computer, grind it through PAUP and get thousands of "most
parsimonious" cladograms, grind them up statistically some more
until you finally get some kind of result. But an experienced
naturalist doesn't have to do this. I'm not saying that _I'm_
doing it right; all I'm saying is that there are other methods
for doing phylogeny than grinding up character matrices and
spitting out trees, and that they have equal claims on the
validity of their results.

<<3) Compare the cladogram to the fossil record; see if your
proposed phylogeny matches the stratigraphic record of the taxa
included.>>

Ha! When is the last time you heard a cladist say, "Well, my
cladogram says thus and so, but the stratigraphy says otherwise;
so its back to the drawing board for me!" The cladogram is NEVER
wrong--it's the stratigraphy, or the biogeography, or the fossil
record. Just because all the most birdlike theropods occur in the
fossil record after _Archaeopteryx_ doesn't mean such forms
weren't ancestral to _Archaeopteryx_ and casts no doubt on THE
CLADOGRAM. We just haven't FOUND the right forms yet. Well, two
can play at that game.

<<4) If desired, formulate macroevolutionary hypotheses to
explain trends - i.e. the origin of flight in that clade. Not at
all necessary, and maybe not even good falsifiable science, but
still fun.>>

A better fossil record would falsify lots of the more outre
scenarios for the origin of flight. I would say a knowledge of
physics and aerodynamics would falsify a few more.

<<The problem that I have with BCF, besides the fact that I have
not seen the phylogeny, is that:
1) Archosaurs did not start out small, unless you're redefining
the definition of Archosauria to include some small diapsids as
basal archosaurs.>>

The earliest record of an animal that has been referred to
Archosauria is of _Mesenosaurus romeri_ from the Late Permian of
Russia. It is known from several skeletons (none has been
described; only the skull) and they are small--about 30-45 cm
including tail. Now, it may be disputed that this is an archosaur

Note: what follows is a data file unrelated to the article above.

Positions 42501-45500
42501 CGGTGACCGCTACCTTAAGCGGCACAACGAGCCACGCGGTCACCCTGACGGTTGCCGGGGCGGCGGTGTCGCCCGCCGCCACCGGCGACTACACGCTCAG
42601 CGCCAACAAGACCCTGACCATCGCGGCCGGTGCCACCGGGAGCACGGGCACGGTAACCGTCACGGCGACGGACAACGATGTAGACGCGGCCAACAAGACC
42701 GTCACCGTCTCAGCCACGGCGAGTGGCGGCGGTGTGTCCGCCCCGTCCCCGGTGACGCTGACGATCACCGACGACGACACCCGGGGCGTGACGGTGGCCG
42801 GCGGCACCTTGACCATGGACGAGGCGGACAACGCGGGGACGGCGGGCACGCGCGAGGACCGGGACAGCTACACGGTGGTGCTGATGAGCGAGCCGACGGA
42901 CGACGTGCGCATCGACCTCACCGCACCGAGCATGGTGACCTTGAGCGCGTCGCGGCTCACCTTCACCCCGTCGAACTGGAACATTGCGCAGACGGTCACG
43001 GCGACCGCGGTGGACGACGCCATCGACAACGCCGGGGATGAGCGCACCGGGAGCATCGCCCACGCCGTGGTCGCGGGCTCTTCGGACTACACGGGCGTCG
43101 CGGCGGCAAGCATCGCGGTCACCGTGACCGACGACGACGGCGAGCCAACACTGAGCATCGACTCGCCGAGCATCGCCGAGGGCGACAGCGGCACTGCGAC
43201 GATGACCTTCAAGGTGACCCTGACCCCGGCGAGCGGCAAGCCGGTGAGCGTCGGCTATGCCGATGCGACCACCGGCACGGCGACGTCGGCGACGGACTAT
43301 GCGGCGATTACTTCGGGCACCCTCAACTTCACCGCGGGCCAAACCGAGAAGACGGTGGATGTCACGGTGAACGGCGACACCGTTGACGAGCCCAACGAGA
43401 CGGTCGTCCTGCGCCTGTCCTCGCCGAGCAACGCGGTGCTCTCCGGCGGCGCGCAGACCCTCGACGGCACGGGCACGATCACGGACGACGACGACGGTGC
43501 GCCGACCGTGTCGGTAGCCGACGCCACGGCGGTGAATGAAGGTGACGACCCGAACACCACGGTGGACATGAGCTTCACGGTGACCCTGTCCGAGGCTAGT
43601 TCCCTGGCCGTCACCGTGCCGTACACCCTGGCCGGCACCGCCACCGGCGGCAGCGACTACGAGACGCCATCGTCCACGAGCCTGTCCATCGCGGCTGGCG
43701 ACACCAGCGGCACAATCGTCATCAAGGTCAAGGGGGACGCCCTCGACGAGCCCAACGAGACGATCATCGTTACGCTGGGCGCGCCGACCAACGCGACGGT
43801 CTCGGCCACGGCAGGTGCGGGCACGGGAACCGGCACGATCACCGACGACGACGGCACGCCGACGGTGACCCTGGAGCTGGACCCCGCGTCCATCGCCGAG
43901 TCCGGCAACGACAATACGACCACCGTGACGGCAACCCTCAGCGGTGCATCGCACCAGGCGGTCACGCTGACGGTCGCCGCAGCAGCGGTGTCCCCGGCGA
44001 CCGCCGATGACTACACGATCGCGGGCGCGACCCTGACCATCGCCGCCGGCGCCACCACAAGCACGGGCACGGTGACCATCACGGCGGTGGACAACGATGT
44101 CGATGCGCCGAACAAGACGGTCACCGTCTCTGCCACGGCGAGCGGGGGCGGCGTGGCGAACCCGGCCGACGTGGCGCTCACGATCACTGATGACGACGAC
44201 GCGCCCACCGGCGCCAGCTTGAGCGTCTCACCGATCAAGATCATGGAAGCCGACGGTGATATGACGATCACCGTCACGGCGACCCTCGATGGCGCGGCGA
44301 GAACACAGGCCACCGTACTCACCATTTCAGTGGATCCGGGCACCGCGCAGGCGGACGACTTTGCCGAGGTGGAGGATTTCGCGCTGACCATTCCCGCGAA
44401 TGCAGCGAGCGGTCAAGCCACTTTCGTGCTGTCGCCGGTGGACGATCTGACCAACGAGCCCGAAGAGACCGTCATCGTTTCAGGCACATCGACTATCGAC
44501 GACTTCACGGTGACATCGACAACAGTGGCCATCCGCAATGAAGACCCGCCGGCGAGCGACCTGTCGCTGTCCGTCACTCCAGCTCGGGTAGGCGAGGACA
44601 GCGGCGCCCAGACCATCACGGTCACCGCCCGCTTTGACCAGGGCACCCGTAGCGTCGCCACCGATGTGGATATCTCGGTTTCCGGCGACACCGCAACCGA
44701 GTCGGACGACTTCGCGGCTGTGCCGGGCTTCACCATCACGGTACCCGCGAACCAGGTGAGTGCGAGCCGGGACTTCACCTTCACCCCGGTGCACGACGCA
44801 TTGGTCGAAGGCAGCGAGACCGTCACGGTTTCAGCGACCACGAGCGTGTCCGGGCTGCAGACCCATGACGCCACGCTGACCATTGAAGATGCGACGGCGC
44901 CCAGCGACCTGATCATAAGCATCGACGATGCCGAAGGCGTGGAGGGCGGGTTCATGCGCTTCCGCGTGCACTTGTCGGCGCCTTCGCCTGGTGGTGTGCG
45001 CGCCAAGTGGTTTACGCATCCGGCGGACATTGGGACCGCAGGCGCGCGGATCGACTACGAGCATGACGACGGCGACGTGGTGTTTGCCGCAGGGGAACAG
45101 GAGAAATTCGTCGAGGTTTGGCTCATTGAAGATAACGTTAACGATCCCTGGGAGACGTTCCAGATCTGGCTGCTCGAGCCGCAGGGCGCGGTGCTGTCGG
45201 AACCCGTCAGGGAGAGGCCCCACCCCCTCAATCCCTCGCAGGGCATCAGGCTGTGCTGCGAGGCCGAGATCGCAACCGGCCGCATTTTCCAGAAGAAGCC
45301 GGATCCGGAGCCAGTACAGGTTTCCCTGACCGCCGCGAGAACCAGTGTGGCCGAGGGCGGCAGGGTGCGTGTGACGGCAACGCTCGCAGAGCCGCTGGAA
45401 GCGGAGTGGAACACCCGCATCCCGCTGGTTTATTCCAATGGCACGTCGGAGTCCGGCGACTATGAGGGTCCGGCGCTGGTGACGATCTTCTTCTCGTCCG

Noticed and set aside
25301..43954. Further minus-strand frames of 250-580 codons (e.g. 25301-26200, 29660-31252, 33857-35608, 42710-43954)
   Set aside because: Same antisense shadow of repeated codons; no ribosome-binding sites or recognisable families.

(many paleontologists do), but it has certain archosaur
characters (such as a small, slitlike antorbital fenestra in the
right place), and I'll buy it as an archosaur close to the
ancestry of the group.

Lots of diapsids close to basal Archosauria were arboreal (such
as the gliding icarosaurs). There is thus even some basis for
asserting that the ancestral archosaur itself was an arboreal
animal, and that the lineage from ancestral archosaur to robin
_never_ left the trees (or other high places).

The most primitive animals generally included in Archosauria
(stem-group definition; Archosauromorpha if you use the crown-
group definition of Archosauria) are the proterosuchids, which
were about two or three times the size of _Mesenosaurus_. This is
still pretty small, but not exactly my idea of "small" in this
context. On the other hand, they were already derived piscivores,
with specialized jaws, that were not ancestral to any other known
archosaurs (except maybe hupehsuchians). _Euparkeria_, another
near-basal archosaur, was about twice the size of _Mesenosaurus_,
smaller than most proterosuchians: still not the kind of "small"
I'm looking for but getting closer. We're not talking giant
animals here by any stretch.

Now, _Longisquama_. That's "small."

<<2) The robin is not, not, not a good representative for the
birds in general. About 140 million years of evolution separate
the modern robin and the earliest conclusively known birds.
Ratites and paleognaths are the best guesses for the earliest
non-Archaeopterygian birds; passerines such as the robin came
later.>>

I'm not interested in ratites and paleognaths here. Robins
represent a bird order that is almost (if not more than) 50% of
all known birds. This is not typical?? All known Mesozoic birds
were small, according to my concept of "small." That's all I need